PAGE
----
To add to the chain of amazingly eery coincidences, it was Aaron Altheer who hit the grand slam against Clayton Kershaw tonight, helping the Phillies beat the visiting L.A. Dodgers!
You can't get any closer than this: In Detroit yesterday, Tigers pitcher Matthew Boyd went for 8 2/3 innings before the first White Sox player got a hit: Tim Anderson doubled to the gap in right-center field, spoiling the fun for the home crowd. Boyd's statistics are only fair: a 6-10 record this year with a 5.33 ERA. The last Tigers pitcher to throw a no-hitter was Justin Verlander (traded to the Astros on August 31), which was six years ago.
Both of the recently-relocated pro football teams in Los Angeles lost yesterday, and both were playing at home. At Los Angeles Memorial Coliseum, the L.A. Rams (which moved there last year from St. Louis) lost to the Washington Redskins 27-20. In the industrial suburb of Compton (as in "Straight Outta"!), meanwhile, the L.A. Chargers (which just moved there from San Diego) lost to the Miami Dolphins, 19-17. In both games, there were many empty seats, but the Chargers at least filled a greater proportion of the 27,000 capacity of StubHub Center, which is the home of the L.A. Galaxy Major League Soccer team.
The departure of the other pro sports team suggests that QualComm (Jack Murphy) Stadium has entered "Limbo," according to my criteria. Or maybe not! Over 43,000 fans watched the San Diego State Aztecs (now ranked 22nd in the country) defeat Stanford, and according goaztecs.com, their home is now called "San Diego Stadium." According to the usually-reliable wikipedia.org, in contrast, it is supposed to be called "SDCCU (San Diego County Credit Union) Stadium." Go figure.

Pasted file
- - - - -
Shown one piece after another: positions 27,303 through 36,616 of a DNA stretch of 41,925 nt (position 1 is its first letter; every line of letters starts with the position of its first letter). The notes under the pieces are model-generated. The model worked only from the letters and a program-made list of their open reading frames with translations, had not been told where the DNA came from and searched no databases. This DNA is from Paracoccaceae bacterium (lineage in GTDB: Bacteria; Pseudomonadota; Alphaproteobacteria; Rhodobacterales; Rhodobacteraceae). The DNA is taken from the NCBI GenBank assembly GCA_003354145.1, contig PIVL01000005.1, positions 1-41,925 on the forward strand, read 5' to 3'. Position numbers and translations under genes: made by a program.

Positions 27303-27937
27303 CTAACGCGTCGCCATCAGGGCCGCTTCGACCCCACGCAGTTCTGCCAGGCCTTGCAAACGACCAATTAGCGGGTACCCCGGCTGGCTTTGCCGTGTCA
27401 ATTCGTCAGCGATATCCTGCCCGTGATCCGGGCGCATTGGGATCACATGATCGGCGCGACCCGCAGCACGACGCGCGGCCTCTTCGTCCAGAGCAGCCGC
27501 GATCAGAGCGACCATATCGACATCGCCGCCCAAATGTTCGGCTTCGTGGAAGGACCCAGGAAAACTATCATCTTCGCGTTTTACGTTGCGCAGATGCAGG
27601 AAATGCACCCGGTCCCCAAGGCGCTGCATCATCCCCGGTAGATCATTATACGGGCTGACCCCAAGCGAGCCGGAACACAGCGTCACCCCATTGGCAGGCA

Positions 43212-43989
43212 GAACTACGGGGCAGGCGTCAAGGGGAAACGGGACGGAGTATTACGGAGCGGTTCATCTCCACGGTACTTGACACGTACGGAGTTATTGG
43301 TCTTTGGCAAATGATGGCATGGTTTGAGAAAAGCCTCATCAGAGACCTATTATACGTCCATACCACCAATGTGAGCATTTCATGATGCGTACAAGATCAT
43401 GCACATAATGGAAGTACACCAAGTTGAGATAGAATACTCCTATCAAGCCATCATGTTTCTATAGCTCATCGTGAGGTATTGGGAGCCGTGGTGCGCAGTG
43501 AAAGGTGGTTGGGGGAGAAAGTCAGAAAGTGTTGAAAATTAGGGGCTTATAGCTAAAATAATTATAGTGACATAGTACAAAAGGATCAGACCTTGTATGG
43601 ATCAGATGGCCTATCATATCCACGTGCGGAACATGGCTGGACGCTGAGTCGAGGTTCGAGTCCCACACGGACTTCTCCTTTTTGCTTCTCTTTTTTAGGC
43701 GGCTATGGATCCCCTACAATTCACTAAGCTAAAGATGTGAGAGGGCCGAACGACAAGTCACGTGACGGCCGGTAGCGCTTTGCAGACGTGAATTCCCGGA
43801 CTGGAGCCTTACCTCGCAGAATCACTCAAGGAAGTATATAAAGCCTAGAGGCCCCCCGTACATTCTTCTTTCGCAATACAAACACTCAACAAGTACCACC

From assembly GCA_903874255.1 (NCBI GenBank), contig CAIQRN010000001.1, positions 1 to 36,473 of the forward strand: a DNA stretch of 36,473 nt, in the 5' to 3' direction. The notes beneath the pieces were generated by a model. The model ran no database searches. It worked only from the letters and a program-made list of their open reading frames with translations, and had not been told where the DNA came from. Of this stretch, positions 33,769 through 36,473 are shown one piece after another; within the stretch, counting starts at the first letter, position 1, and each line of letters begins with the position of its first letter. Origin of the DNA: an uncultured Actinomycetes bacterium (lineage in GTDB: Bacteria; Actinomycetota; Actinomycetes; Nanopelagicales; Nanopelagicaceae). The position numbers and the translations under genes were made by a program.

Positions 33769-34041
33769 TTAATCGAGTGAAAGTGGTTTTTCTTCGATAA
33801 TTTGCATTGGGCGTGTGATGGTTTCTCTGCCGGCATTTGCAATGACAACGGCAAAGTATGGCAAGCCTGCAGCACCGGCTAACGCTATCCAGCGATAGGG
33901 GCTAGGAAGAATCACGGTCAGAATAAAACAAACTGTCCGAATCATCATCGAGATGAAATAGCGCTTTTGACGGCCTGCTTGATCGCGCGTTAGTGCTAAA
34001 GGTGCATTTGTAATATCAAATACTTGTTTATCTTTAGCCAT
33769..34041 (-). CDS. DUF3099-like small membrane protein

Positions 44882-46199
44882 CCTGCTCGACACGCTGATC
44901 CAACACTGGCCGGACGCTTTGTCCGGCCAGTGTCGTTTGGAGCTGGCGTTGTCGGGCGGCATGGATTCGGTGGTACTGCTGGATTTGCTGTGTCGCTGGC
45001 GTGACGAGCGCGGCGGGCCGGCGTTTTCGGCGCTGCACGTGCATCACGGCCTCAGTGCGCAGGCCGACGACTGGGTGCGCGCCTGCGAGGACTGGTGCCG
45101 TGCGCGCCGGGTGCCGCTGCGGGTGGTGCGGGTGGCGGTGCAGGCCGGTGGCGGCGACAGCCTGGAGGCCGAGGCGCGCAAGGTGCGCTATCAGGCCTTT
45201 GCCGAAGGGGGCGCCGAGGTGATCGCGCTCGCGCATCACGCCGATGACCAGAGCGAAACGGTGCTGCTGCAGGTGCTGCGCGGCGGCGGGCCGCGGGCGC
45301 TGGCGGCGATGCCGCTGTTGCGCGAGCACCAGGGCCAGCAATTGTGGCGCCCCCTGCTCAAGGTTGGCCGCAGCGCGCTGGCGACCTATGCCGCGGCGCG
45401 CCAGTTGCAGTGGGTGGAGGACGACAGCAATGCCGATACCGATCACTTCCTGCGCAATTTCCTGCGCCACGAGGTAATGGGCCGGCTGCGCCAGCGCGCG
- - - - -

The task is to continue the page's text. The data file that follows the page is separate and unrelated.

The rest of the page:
More baseball "fallout" from Hurricane Irma: The Miami Marlins played a "home" series against the Milwaukee Brewers in Miller Park, after it was determined that their own city was not yet ready for a big sporting event. The Marlins were playing as the "home team," batting last, very weird. Apparently Miami received more damage than St. Petersburg, the opposite of what I had expected. I had thought that the Tampa Bay Rays would have to relocate their series, since that urban area was almost directly in Irma's path of destruction. The dome at Tropicana Field looks rather flimsy to me, and I thought some repairs to it might be necessary. The Marlins are out of postseason contention, whereas the Brewers are in hot pursuit of the Cubs, so from their point of view, this uncompensated series relocation was a big gift.
NOTE: I recently realized that the playing field in Marlins Park is essentially on the same level as the ground outside. That should have been a no-brainer. Most of Miami is flat and very low elevation, and because of the risk of flooding, basements are virtually non-existent. That means I need to update the profile portions of the diagrams for that stadium soon...
In any event, I had to update the Anomalous stadiums page once again, adding a new line for Miller Park.
Finally, I updated the Baseball home (intro) and the My ballpark visits pages with an account of my 2017 activities, along with new jumbo-sized photos of Marlins Park and Wrigley Field.